529 Plan Withdrawal Rules for College Financing

529 plan withdrawal rulesIf your child is one of the millions of U.S. students who spread their wings to leave the nest and land at a college of their choice this fall, you may be feeling the same mix of excitement and trepidation. While they worry about making new friends and getting good grades while paying for your child’s college education and 529 plan withdrawal rules may be weighing on your mind. After all, the College Board estimates that four-year public school tuition, room and board has skyrocketed 80 percent in the last 20 years.

If you set up a state-sponsored 529 plan to help save and pay for college, you’re on the right track. With these plans, you don’t pay federal—and maybe not state—income taxes on the investment. But before you breathe a sigh of relief for having this financial cushion, there are a few 529 plan withdrawal rules you need to be aware of.

What can 529 funds be used for?

In broad terms, 529 funds can be used to  help pay for “eligible” expenses. These include tuition at an accredited college, fees, required textbooks, and room and board. But we all know paying for a child’s college education may involve much more. So, let’s take a look at what else may (and may not) be covered.

What else is covered:

Technology: Tech items like computers, laptops and printers can be covered by a 529 plan. In fact, 529 plan funds can be used for internet service and software required by the school.

Supplies: Lab supplies, pens, paper and more are covered.

Living off campus: Rent and food is covered at the same rate as it would cost to live on campus. Any rent and food costs beyond the cost of on-campus room and board are not eligible.

Studying abroad: If your child is planning to study abroad, 529 eligible expenses include tuition at qualifying overseas universities and room and board expenses that are based on the college’s budget calculations. Currency exchange rates won’t be reflected in these calculations.

What is not covered:

Room furnishings: While it would be difficult to live without bedding, furnishings and maybe a microwave, none of these items are covered under a 529 plan.

Transportation: Whether your child is within driving or flying distance of home, expenses to get to and from school are not eligible.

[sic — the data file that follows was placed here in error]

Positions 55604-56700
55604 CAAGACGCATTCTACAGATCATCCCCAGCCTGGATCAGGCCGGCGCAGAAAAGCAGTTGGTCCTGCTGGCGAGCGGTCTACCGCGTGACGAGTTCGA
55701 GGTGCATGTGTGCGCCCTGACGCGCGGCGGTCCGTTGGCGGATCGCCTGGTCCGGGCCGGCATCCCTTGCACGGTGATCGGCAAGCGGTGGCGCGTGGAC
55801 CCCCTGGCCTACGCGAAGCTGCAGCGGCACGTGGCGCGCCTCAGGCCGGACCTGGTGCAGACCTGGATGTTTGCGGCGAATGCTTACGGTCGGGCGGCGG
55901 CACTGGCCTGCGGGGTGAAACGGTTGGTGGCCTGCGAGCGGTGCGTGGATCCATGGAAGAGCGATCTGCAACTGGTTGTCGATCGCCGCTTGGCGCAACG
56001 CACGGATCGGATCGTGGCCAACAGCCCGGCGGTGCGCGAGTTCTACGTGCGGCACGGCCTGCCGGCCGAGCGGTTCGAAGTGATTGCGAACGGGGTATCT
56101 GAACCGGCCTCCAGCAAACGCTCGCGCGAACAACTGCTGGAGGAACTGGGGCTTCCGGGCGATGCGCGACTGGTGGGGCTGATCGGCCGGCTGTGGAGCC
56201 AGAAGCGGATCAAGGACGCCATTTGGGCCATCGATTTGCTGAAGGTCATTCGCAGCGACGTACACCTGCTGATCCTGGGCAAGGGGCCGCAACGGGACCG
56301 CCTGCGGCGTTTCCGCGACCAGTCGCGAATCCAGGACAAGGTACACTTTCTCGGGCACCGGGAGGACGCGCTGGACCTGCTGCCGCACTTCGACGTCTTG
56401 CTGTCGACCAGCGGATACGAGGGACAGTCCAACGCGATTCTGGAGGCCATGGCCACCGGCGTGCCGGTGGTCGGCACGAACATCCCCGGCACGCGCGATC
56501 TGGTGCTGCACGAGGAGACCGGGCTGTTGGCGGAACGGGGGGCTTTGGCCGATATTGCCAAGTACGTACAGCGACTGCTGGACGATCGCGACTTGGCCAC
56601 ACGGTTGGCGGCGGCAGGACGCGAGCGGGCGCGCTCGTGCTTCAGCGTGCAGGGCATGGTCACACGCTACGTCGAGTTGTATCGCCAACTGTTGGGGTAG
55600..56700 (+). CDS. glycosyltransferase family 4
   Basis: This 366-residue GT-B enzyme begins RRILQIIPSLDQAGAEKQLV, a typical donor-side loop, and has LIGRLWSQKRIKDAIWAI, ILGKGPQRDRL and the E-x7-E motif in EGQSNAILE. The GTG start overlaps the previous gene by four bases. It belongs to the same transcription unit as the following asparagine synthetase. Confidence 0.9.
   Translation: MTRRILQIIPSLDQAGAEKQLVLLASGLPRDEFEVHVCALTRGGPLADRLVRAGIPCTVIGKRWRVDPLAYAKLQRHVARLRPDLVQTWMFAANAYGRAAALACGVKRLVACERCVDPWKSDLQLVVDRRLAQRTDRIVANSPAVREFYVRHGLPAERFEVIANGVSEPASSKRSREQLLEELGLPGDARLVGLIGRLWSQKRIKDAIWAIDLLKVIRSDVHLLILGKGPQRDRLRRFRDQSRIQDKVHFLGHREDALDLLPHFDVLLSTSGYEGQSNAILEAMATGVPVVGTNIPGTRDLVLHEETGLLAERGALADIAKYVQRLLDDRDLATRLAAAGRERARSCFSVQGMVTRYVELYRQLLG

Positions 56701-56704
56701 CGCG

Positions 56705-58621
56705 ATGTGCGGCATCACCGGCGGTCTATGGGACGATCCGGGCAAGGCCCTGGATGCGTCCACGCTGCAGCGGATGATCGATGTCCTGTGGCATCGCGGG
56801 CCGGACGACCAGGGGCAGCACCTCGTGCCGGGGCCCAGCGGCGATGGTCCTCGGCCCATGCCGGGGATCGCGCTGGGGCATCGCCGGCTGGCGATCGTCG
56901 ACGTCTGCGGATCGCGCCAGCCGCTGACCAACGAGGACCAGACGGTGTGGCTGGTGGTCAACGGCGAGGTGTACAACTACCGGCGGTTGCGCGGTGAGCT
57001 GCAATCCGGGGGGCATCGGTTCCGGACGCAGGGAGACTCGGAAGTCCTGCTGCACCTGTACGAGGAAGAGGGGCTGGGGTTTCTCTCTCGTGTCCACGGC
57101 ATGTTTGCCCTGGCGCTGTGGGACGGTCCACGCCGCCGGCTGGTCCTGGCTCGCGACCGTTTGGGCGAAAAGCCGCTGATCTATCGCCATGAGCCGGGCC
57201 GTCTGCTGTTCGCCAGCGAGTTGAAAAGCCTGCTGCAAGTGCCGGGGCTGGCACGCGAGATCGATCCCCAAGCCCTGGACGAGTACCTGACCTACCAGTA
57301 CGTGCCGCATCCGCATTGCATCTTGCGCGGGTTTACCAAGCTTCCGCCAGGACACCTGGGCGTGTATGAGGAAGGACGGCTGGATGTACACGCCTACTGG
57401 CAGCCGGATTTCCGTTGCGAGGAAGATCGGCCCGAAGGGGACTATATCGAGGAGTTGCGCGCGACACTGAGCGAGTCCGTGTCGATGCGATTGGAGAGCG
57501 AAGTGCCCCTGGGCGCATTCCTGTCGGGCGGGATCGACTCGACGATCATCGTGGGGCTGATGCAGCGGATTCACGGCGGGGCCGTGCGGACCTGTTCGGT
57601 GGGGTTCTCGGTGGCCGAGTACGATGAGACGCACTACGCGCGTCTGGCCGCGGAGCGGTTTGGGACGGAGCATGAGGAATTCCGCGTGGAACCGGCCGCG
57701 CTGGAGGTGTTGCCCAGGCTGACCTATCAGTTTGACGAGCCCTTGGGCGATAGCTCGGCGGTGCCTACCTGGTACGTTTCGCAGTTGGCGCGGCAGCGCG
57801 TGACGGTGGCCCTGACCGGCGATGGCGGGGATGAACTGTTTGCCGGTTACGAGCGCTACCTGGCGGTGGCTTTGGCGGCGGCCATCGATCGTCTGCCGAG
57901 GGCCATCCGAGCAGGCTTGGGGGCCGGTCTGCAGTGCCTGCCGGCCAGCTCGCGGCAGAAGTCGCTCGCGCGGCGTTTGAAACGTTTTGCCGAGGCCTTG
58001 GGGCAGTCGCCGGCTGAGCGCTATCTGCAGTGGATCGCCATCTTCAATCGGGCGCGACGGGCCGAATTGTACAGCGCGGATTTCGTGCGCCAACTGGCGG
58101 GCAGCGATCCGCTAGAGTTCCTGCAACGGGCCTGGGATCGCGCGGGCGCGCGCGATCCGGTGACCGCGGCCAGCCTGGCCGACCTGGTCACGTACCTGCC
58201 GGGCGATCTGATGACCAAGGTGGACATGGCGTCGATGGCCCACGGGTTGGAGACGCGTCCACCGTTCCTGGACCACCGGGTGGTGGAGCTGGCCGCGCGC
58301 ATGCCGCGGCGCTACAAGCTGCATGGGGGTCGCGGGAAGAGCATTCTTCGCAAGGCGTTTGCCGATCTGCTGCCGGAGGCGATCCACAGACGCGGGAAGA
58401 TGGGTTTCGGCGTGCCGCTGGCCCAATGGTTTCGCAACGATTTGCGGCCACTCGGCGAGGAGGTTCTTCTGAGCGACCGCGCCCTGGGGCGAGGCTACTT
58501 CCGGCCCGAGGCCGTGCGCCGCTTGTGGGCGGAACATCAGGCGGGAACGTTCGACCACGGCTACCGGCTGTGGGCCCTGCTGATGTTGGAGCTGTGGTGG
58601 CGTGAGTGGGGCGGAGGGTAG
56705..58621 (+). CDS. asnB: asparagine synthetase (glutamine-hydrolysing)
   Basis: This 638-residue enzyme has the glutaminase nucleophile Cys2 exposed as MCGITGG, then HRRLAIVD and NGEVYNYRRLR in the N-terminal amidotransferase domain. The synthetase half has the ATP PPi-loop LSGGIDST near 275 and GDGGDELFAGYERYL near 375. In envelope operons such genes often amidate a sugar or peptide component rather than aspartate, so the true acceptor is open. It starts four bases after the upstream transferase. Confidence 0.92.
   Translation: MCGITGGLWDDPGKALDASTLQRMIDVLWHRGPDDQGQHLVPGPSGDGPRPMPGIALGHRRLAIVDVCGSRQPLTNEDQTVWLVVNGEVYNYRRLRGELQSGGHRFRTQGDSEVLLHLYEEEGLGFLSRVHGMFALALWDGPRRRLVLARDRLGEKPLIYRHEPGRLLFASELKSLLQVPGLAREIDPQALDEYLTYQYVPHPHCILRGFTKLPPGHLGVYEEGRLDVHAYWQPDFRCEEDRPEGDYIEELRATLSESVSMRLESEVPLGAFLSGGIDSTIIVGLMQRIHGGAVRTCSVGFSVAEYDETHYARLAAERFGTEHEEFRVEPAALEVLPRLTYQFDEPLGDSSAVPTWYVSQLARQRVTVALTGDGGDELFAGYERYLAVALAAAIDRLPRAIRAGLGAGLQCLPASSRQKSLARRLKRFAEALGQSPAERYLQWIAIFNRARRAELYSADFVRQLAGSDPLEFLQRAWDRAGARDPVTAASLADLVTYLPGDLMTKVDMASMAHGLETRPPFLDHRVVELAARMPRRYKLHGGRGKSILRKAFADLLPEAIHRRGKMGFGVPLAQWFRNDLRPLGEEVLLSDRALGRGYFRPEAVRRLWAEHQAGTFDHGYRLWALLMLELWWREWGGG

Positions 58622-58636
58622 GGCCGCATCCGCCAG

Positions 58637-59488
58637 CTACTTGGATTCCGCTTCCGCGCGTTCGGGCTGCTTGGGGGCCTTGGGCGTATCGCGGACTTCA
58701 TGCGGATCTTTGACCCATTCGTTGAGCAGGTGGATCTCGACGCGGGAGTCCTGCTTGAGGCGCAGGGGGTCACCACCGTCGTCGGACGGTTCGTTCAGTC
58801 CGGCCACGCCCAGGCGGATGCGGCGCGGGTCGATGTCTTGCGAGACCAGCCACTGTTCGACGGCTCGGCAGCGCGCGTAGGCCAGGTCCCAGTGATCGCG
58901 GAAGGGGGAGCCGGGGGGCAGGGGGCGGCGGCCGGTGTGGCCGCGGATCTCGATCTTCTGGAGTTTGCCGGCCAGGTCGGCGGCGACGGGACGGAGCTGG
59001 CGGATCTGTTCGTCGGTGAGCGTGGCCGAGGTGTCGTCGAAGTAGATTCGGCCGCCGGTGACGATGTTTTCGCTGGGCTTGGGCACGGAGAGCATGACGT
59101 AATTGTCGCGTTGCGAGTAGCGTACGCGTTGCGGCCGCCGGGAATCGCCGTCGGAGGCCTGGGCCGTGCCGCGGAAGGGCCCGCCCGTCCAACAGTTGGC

Student loans: Although used for school, student loans cannot be paid with 529 plan funds.

Insurance and health-related costs: Some colleges offer health insurance plans for students, as well as on-campus health services. None of these services are covered.

On-campus fitness club memberships: Even though the money is going to the college, this is not an eligible expense.

With 529 withdrawals come smart decisions

Now that we know what 529 plans cover, it’s time to dig deeper into 529 plan withdrawal rules.

  • Don’t take more than you need. If you withdraw more than needed for qualified education expenses, like those listed above, whoever receives the money—you or your child—will need to pay a 10 percent penalty tax on the non-qualified amount.
  • Withdrawals and expenses must happen in the same year. You cannot, for example, take money out in December to pay for a January tuition bill. Instead, ask that the contribution be made directly to the school.
  • Decide who receives the money. If you decide to have funds sent directly to the school, it could have implications with financial aid. And, it won’t help when you need to pay rent or for supplies. If your child receives the funds directly, they will need to keep detailed records of how the money is spent.
  • Understand tax credits. Paying for eligible expenses with a 529 plan disqualifies you from receiving the American Opportunity Tax Credit if you pay for all eligible expenses with plan money. The limit to get the credit is $4,000, so pay that first before dipping into the 529 plan to pay for the remaining expenses.
  • Plan for the future. The best scenario on college graduation day is to have depleted 529 plan funds. If you withdraw the remaining money, it’ll be subject to the 10 percent penalty tax. The funds could instead be used for post-graduate courses or be transferred to another beneficiary for their college education.

Need help? We’re up for the test!

529 plan withdrawal rules can be complicated. We recommend you work with your accountant if you have questions about IRS rules that govern the plan. If you are interested in establishing a 529 plan for your child, grandchild or another family member, contact us or call (920) 230-2215 to get started.

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